Winnie the Pooh weaves together a few simple stories. For starters, Pooh has a rumbly tummy but is fresh out of honey. He'd ask his friends if he could borrow some, but...well, it's kind of a hectic day in the Hundred Acre Wood. Eeyore's tail has gone missing, and everyone bands together to find him a brand new one to take its place. It's just that they're fresh out of tails, so they each try plugging on different things to see what'd be a good fit. Christopher Robin joins in on that fun, but not all that long afterwards, he vanishes! A mysterious note left behind makes it sound like it could be the sinister handiwork of the Backson. Pooh and his pals cobble together a scheme to rescue Christopher Robin, but -- oops! -- they wind up getting caught in their own trap.
I'm bursting at the seams over how much I love, love, love this movie. Winnie the Pooh is far and away my favorite animated film of the year. Its gentle yet witty sense of humor left me
Honestly, I can't think of a movie I've seen this year -- animated or live-action! -- that I adore anywhere near as much as Winnie the Pooh. It so brilliantly captures the magic, wonder, and heart of a classic Disney film that it feels as if I've been flung back in time. Winnie the Pooh isn't just a kids' movie; it's a family film in the truest sense of the word, so warm and funny that it plays beautifully if you're two or eighty-two. Very, very Highly Recommended.
Geez, I can't get over just how gorgeous Winnie the Pooh looks in high definition. The animation is spectacularly crisp and well-defined, boasting very fine linework that takes full advantage of the resolution and clarity that Blu-ray has at its fingertips. You could say this for just about everything with Winnie the Pooh's visual style too, but its beautifully saturated colors look like something straight out of a storybook. Because this is a direct digital transfer, there aren't any flecks of dust or grit to get in the way, and no filtering or awkward processing crept in during the authoring of the disc either. Even with as short as Winnie the Pooh is, Disney has given the movie plenty of space to lounge around on this Blu-ray disc, so there aren't any hiccups in the compression either. It's perfect.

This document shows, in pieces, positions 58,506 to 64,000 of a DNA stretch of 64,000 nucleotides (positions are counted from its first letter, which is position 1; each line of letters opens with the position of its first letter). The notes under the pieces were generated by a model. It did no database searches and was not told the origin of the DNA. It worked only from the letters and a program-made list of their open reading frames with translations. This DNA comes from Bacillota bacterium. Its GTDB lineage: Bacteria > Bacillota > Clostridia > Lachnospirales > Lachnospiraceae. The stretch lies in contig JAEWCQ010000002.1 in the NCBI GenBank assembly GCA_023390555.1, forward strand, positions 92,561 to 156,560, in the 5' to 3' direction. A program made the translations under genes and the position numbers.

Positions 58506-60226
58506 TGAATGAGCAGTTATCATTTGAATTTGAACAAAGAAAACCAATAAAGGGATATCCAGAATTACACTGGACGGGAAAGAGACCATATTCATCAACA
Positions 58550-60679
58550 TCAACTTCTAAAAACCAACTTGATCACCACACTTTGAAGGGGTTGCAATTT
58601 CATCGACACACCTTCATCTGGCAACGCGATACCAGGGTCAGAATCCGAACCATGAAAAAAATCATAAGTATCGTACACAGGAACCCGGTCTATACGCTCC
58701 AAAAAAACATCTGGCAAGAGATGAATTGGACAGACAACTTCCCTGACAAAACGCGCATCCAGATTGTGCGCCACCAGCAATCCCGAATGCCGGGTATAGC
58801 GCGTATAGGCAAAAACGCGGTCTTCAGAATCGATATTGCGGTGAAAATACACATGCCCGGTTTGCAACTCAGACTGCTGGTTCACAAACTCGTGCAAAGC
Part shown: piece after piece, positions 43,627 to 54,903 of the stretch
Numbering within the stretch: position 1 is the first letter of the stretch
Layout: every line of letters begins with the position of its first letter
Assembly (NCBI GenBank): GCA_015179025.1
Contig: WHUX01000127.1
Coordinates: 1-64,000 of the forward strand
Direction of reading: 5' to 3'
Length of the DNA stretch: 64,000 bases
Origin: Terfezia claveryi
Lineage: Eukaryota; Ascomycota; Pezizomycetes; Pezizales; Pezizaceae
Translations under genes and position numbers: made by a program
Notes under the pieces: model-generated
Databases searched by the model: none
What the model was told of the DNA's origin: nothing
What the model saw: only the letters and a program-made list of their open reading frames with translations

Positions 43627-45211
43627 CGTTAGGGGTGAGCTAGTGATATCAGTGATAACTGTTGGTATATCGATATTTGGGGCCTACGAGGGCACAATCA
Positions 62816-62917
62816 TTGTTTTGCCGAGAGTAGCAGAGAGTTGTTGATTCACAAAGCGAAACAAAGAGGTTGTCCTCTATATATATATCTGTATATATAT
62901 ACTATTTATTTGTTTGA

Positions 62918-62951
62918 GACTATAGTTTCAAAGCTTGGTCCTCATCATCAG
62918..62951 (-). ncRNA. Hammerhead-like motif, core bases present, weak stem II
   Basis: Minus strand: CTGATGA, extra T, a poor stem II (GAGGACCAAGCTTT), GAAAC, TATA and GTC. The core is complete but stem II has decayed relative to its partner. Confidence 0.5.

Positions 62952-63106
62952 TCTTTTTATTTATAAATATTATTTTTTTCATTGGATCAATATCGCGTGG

If you're curious how this high definition presentation of Winnie the Pooh stacks up next to the DVD, I snapped a few comparison shots. Click on any of these thumbnails to pop them open to full-size:
Winnie the Pooh and its extras span both layers of this BD-50 disc. The movie is presented without any matting on Blu-ray to reveal an aspect ratio of 1.78:1, and the video has been encoded with AVC. The DVD in the set is in anamorphic widescreen.
Boasting a six-channel, 24-bit DTS-HD Master Audio soundtrack, Winnie the Pooh sounds just about as terrific on Blu-ray as it looks too. The voice acting behind Pooh and his friends is rendered with crystal clarity, and every line of that dialogue is balanced flawlessly in the mix. There are a few scattered sound effects that grab hold of the subwoofer, like a stomping Backson and a crash of lightning, along with Eeyore's bassy drone. Buzzing bees and hunny hallucinations are among a couple of the effects that fill the surround channels. For the most part, though, the rears and the LFE are reserved for reinforcing Winnie the Pooh's infectiously bouncy soundtrack. Along with an orchestral score by Henry Jackman, there are also a bunch of songs performed by She & Him's Zooey Deschanel and M. Ward. Sweet, gentle, buoyant, and timeless, the music couldn't be more of a perfect fit for Winnie the Pooh.
Also included are Dolby Digital 5.1 dubs in French and Spanish as well as a Descriptive Video Service track. Subtitles are offered in English (SDH), French, and Spanish. The technical specs on the DVD are similar, only swapping out the lossless soundtrack in favor of Dolby Digital 5.1 audio.
A few of the extras are exclusive to Blu-ray:
The rest of the extras can be found on both the DVD and the Blu-ray disc.
There are a few different releases of Winnie the Pooh floating around on DVD and Blu-ray. There's a single disc DVD set, for one. The version reviewed here is a DVD and Blu-ray combo pack, packaged in a standard size DVD case with an embossed slipcover. Finally, there's a three-disc set in a smaller Blu-ray case, featuring a DVD, a Blu-ray disc, and a digital copy. The Blu-ray disc is region-free, but it looks like the DVD is coded to region 1.
Tucked inside the case is a "Pin the Tail on Eeyore" game.
The Final Word
Winnie the Pooh is exactly what a family movie ought to be. The talented folks who've brought Pooh and his friends back to the big screen didn't hire a small army of distractingly famous faces to field the voice work, they didn't dumb down its sense of humor to be more modern and edgy, and they didn't do anything gimmicky like try to shove these characters out of the Hundred Acre Wood and into the dingy streets of Manhattan or whatever. No, this revival instead grabs hold of everything that's always been so endearing about Pooh and just does it better than it's ever been done before. Winnie the Pooh is cute, gentle, clever, and charming: a movie I'd cheerfully watch with my youngest relatives or enjoy by myself. Propelled by gorgeous hand-drawn animation, a wonderful sense of humor, and some infectiously bouncy music, Winnie the Pooh is in the running as my favorite movie of the year, period. Highly Recommended.
Discounts and Deals
Disney has a $5 off coupon for the 3-disc Blu-ray combo pack.